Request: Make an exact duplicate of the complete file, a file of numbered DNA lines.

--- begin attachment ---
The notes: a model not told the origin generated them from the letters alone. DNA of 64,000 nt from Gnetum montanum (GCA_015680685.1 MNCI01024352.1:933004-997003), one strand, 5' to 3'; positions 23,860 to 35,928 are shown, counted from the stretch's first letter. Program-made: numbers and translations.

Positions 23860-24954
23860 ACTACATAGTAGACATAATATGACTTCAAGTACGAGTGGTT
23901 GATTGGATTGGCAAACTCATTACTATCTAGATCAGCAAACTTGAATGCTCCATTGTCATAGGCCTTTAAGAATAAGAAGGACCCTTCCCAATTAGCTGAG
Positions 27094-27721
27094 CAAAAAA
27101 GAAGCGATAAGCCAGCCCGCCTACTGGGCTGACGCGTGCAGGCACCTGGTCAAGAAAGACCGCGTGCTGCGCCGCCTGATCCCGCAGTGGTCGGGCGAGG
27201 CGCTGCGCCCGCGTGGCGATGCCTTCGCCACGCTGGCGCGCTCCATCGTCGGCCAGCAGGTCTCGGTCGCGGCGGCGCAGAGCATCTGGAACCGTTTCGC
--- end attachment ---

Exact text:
The notes: a model not told the origin generated them from the letters alone. DNA of 64,000 nt from Gnetum montanum (GCA_015680685.1 MNCI01024352.1:933004-997003), one strand, 5' to 3'; positions 23,860 to 35,928 are shown, counted from the stretch's first letter. Program-made: numbers and translations.

Positions 23860-24954
23860 ACTACATAGTAGACATAATATGACTTCAAGTACGAGTGGTT
23901 GATTGGATTGGCAAACTCATTACTATCTAGATCAGCAAACTTGAATGCTCCATTGTCATAGGCCTTTAAGAATAAGAAGGACCCTTCCCAATTAGCTGAG
Positions 27094-27721
27094 CAAAAAA
27101 GAAGCGATAAGCCAGCCCGCCTACTGGGCTGACGCGTGCAGGCACCTGGTCAAGAAAGACCGCGTGCTGCGCCGCCTGATCCCGCAGTGGTCGGGCGAGG
27201 CGCTGCGCCCGCGTGGCGATGCCTTCGCCACGCTGGCGCGCTCCATCGTCGGCCAGCAGGTCTCGGTCGCGGCGGCGCAGAGCATCTGGAACCGTTTCGC